SNL Ranked: Reese Witherspoon Doesn’t Disappoint, But This Episode Sure Does
Reese Witherspoon has had an interesting time lately: the producer of Gone Girl, nominated for an Oscar for her performance in Wild, and the recent star of the not-so-funny Hot Pursuit. But Witherspoon is funny — she’s also immensely charming and versatile (obviously), and she knows how to light up a room. Unfortunately, she’s not really the star of this week’s SNL, suffering from the same fate that befell Scarlett Johansson in last week’s underwhelming episode. Throughout the bulk of the episode, Witherspoon is more like a supporting player than the star, and I’m growing concerned about how terrible these female-hosted episodes have been lately and what that says about SNL in general.
Anyway! Read on for your weekly SNL sketch rankings.
Mr. Westerberg (Witherspoon, Ensemble)
SNL isn’t the only show to approach this subject matter recently — Veep also has a male-on-male sexual harassment plot right now. Both manage to avoid crossing that line into offensive territory, which isn’t easy. But there’s something sort of inherently funny about it; not because Bennett’s character is being harassed by his boss, and not necessarily because we don’t think of men as victims in sexual harassment scenarios — but because men themselves don’t assume this could happen to them. Like Jonah on Veep, Bennett’s character here is convincing himself and everyone else that what’s happening to him is normal.
(I also have this hope that when Killam eventually leaves, Bennett will become the next SNL MVP.)
High School Theatre Show (Witherspoon, Killam, Bryant, Mooney, Moynihan, Jones, McKinnon, Bennett, Strong)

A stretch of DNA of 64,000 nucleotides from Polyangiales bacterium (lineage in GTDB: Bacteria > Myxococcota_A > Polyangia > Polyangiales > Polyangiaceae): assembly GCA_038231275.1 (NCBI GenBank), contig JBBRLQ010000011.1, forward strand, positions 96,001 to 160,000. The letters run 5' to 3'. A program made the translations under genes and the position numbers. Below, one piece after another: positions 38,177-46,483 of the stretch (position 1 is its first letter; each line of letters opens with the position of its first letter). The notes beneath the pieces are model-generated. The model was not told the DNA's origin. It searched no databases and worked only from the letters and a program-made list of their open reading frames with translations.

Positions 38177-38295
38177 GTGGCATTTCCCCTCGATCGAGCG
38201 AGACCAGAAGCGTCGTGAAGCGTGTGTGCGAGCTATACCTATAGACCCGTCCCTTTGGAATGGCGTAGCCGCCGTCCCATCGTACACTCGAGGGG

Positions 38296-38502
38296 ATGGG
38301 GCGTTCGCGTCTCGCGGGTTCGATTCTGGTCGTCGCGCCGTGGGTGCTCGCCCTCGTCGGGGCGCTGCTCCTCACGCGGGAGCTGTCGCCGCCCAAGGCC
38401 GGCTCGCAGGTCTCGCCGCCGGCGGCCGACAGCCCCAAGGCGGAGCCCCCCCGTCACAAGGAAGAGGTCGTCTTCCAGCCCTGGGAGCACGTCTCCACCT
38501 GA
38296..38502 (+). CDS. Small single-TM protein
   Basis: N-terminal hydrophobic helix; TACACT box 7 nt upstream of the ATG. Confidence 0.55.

I am so glad they brought back the high school theatre show — it is remarkably identical to a real high school experimental theatre performance. The kids think they’re so smart and observant and subversive (they are none of those things).
Mother’s Day Apologies Monologue (Witherspoon, Ensemble)
This is such an adorable monologue concept — each cast member comes out with their mother to apologize for something bad they did when they were growing up. There are some particularly funny apologies here from Beck Bennett, Aidy Bryant, Bobby Moynihan, Pete Davidson, and Kyle Mooney. This isn’t really Reese Witherspoon’s monologue as much as it belongs to the entire cast, and the home videos of them as children are so hilarious and so, so cute. I also love the cheers from the audience when they show Thompson in a clip from Mighty Ducks because apparently this is the best record of his childhood.
Whiskers R We With Reese Witherspoon (McKinnon, Witherspoon)
I have a soft spot for these sketches, mainly because of the bad puns and the inappropriate and weird lines (“his greatest discovery? His own butthole”). Again, Witherspoon isn’t the star as much as she is the accessory for McKinnon. Also, I would adopt Mufasa.
Weekend Update (Jost, Che, Jones, Thompson)